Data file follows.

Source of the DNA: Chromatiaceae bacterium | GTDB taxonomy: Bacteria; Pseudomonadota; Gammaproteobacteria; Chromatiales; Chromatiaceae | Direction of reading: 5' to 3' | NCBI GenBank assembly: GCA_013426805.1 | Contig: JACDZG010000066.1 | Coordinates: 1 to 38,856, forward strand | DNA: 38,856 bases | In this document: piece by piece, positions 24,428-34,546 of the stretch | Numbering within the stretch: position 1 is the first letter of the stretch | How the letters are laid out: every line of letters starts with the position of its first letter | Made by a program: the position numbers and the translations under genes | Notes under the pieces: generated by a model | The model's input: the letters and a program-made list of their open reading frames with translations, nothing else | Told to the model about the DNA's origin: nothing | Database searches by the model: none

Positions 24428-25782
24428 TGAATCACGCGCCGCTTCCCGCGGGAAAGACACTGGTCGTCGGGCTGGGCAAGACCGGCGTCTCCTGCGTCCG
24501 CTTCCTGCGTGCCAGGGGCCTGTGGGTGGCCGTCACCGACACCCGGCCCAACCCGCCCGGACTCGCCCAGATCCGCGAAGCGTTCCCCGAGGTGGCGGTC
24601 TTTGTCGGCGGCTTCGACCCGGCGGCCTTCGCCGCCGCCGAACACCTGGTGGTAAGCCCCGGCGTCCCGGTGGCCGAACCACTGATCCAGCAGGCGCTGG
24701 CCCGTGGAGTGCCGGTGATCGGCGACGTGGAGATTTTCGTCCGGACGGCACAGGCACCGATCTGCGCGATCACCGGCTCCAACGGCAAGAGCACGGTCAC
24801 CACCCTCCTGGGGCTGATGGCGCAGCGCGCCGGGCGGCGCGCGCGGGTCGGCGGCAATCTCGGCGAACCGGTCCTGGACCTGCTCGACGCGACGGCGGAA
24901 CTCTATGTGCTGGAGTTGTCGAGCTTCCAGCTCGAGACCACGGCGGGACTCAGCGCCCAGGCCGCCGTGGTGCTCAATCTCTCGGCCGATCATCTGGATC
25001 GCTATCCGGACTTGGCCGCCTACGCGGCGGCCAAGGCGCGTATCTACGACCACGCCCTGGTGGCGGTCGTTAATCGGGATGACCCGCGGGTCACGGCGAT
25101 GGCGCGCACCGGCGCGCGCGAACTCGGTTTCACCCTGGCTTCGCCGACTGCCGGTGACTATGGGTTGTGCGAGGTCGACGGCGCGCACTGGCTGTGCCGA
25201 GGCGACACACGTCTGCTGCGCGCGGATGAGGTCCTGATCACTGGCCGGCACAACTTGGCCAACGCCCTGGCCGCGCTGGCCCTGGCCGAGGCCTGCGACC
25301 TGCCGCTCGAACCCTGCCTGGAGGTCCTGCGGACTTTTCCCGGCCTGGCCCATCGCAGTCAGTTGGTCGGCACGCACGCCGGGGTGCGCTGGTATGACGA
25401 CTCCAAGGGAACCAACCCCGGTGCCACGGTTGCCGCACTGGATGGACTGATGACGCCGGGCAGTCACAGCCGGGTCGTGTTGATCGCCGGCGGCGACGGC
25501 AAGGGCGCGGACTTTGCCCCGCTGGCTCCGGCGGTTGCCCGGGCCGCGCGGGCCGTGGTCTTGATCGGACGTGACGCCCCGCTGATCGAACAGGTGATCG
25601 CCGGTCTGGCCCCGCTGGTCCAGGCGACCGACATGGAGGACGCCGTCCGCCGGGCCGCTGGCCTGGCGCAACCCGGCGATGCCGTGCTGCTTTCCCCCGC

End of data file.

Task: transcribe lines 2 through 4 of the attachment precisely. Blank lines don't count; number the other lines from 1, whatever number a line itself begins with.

Positions 24428-25782
24428 TGAATCACGCGCCGCTTCCCGCGGGAAAGACACTGGTCGTCGGGCTGGGCAAGACCGGCGTCTCCTGCGTCCG
24501 CTTCCTGCGTGCCAGGGGCCTGTGGGTGGCCGTCACCGACACCCGGCCCAACCCGCCCGGACTCGCCCAGATCCGCGAAGCGTTCCCCGAGGTGGCGGTC